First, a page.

Ask a Digestive Surgeon: Dr Foo Chek Siang from Mount Elizabeth Novena Hospital Singapore

Ask a Doctor ForumCategory: General SurgeryAsk a Digestive Surgeon: Dr Foo Chek Siang from Mount Elizabeth Novena Hospital Singapore
dr. Foo Chek Siang asked 2 years ago
I have had a double fellowship as part of sub-specialist training. I was trained in advanced laparoscopic techniques under the pupilage of Dr. Jean-Louis Dulucq at the Institute of Laparoscopic Surgery in Bordeaux, France. Dr. Dulucq is distinguished among the foremost laparoscopic gastrointestinal surgeons in Europe with a wide repertoire of advanced upper gastrointestinal, hepatobiliary and colorectal operations under his belt. I was then awarded the Health Manpower Development Programme Award by the Ministry of Health in 2008, and spent a year in St. George Hospital, Kogarah-Sydney, New South Wales, Australia under the pupilage of Dr. John Jorgensen, Dr. Michael Talbot and Dr. Ken Loi. My repertoire in advanced laparoscopy, and in particular upper gastrointestinal and bariatric work was further honed with the vast spectrum and high volume of complicated oncological (cancer), functional, bariatric (weight loss surgery) and metabolic work. I have been actively teaching in advanced laparoscopic techniques, being involved in faculties of local masterclasses and the regional Asia Endosurgery Task Force, sharing my experience and encouraging the adoption of advanced surgical techniques among the surgeons in South East Asia and wider East Asia. It is my belief that minimal access surgery is the now and future of surgical treatment, providing greater surgical precision and better results with faster recovery and better patient comfort, without any compromise in surgical efficacy. My expertise lies in abdominal and digestive surgery, applying the techniques of minimal access surgery to treat conditions of the digestive tract – be it in the upper gastrointestinal tract (oesophagus, stomach and duodenum), lower gastrointestinal tract (small and large intestine), hepatobiliary tree (liver and gallbladder) or abdominal wall conditions like abdominal and groin herniae. I have significant experience and training in radical oncological surgery, applying the techniques of systematic extensive lymphadenectomy in oesophageal and stomach cancer. I am a proponent of radical lymphadenectomy especially in the context of stomach cancer, combined with a joint management with medical oncology, for the best possible long-term control of disease and overall survival. I also have a deep passion for bariatric (weight loss) and metabolic (diabetic and related conditions) surgery. With the rising epidemic of obesity and increasing recognition of its related illnesses like diabetes, heart diseases and cancer, I am convinced that obesity is a true medical condition that can be successfully overcome with surgery. I also advocate surgery to help patients who are battling worsening and uncontrollable weight-related metabolic disorders like diabetes, hyperlipidaemia (high cholesterol), fatty liver, gout and obstructive sleep apnoea. Recognising obesity as a medical, and not just a cosmetic, disease, I believe that while surgery provides the best possible results for weight and metabolic control, a multi-disciplinary approach is the catalyst for sustained long-term results. I am a founding member and currently-serving committee member of the OMSSS (Obesity & Metabolic Surgery Society of Singapore), contributing to the work of like-minded local-regional surgical professionals. Learn more about Mount Elizabeth Novena Hospital here: https://patients.smarterhealth.sg/hospital/mount-elizabeth-novena-hospital-singapore/ Learn more about me here: https://patients.smarterhealth.sg/specialist-doctor/foo-chek-siang/ I am excited to be here to share/discuss Digestive Health with everyone. Whether you've got questions about oesophageal and gastric cancers, bariatric or metabolic surgeries, ask me anything! === Want to ask a question? Submit your question at the bottom of this page. Don’t forget to include your name and email address to get notified when the doctor answers your question.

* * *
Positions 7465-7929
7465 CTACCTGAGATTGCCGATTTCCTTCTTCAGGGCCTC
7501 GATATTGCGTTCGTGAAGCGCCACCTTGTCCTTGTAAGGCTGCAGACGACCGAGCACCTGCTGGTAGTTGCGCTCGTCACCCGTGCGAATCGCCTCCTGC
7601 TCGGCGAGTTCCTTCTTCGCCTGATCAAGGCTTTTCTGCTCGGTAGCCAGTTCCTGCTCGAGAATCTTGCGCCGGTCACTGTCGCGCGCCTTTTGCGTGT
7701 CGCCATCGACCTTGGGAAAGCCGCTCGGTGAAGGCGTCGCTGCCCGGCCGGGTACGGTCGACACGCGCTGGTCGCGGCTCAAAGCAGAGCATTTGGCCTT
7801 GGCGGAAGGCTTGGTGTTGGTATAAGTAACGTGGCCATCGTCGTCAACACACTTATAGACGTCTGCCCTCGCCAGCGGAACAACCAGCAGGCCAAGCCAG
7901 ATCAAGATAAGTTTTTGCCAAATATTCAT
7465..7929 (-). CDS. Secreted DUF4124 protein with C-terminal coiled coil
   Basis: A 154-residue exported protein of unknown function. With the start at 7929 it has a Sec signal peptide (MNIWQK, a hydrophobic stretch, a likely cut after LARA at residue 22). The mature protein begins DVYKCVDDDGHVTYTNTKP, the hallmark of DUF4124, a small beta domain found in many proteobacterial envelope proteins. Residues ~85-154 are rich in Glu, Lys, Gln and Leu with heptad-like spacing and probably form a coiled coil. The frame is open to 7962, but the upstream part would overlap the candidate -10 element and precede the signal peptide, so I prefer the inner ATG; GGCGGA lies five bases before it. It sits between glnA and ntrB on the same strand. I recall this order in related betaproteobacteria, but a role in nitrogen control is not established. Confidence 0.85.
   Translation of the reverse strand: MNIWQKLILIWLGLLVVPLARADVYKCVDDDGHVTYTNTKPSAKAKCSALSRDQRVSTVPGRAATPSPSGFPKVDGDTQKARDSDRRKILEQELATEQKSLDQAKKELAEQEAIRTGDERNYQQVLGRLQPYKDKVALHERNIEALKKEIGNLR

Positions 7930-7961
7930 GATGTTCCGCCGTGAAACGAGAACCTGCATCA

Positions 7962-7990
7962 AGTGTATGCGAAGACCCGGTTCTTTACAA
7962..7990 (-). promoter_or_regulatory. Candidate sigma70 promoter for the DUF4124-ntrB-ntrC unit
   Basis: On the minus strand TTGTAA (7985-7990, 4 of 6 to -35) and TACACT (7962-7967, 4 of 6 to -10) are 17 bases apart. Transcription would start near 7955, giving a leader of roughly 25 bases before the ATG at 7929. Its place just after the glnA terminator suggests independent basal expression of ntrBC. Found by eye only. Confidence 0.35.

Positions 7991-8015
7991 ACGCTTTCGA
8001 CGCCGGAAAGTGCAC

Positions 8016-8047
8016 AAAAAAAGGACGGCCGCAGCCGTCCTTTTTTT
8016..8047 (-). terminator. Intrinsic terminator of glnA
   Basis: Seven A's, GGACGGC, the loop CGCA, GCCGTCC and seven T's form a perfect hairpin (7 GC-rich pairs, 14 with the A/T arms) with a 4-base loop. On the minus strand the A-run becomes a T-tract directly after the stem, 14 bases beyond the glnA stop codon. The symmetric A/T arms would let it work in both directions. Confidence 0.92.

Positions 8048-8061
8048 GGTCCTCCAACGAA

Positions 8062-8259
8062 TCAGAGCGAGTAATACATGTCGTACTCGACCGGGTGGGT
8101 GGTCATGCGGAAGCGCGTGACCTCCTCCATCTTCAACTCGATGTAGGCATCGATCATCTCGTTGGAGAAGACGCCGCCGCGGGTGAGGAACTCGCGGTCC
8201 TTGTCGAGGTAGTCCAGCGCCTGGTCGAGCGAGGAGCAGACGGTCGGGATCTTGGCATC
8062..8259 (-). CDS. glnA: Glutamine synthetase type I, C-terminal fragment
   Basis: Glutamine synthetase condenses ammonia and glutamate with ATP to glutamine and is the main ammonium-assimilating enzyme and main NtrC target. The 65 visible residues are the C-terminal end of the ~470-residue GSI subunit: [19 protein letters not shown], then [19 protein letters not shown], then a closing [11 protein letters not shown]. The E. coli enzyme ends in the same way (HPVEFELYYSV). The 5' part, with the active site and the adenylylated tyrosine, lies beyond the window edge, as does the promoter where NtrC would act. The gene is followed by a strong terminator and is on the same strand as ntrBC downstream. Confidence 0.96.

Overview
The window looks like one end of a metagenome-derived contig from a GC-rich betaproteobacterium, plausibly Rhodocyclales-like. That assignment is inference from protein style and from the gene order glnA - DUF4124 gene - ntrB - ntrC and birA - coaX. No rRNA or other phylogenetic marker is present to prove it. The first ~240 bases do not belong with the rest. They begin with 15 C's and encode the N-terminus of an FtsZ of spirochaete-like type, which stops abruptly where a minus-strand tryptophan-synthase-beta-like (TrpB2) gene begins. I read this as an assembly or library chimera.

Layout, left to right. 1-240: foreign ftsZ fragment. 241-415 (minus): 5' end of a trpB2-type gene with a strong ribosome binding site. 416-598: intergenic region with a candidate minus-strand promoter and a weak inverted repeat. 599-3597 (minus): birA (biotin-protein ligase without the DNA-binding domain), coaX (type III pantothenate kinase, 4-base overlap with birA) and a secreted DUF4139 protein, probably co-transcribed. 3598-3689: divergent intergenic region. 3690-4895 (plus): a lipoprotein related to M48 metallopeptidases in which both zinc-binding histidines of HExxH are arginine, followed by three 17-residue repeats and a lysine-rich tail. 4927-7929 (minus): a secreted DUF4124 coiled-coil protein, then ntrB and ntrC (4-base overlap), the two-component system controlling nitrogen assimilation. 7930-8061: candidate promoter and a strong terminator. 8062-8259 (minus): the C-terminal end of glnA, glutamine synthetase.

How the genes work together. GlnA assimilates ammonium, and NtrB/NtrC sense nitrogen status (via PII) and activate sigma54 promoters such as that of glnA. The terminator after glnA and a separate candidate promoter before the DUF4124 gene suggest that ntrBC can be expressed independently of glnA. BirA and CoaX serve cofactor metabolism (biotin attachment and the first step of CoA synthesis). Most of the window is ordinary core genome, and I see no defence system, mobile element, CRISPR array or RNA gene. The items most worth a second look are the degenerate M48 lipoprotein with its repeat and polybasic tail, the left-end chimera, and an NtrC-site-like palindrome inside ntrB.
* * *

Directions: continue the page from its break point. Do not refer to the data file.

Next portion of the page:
29 Answers
Coki answered 2 years ago
Doctor, my epigastrium hurts if I eat spicy food or drink coffee. I didn’t have this problem back then. So why do I have it now?
dr. Foo Chek Siang replied 2 years ago

These symptoms sound like gastro-oesophageal reflux disease. These can be aggravated by consuming larger than normal quantities of triggering foods (of which coffee and spice belong). Symptoms can also be aggravated by lying down right after a full meal.

I would suggest going on smaller meals and consider taking some antacids for now. If these symptoms recur or persist, then it will be time to consider seeking advice from an endoscopist.

Minarti Sulastika answered 2 years ago
Doctor, I have a problem with gastric acid. I have been taking sucralfate, vometa. After taking these medicines, I feel better, until the problem recurs. Is it safe to consume these medicines on a long term basis? Or is there any other way to cure my gastric acid issue permanently?
dr. Foo Chek Siang replied 2 years ago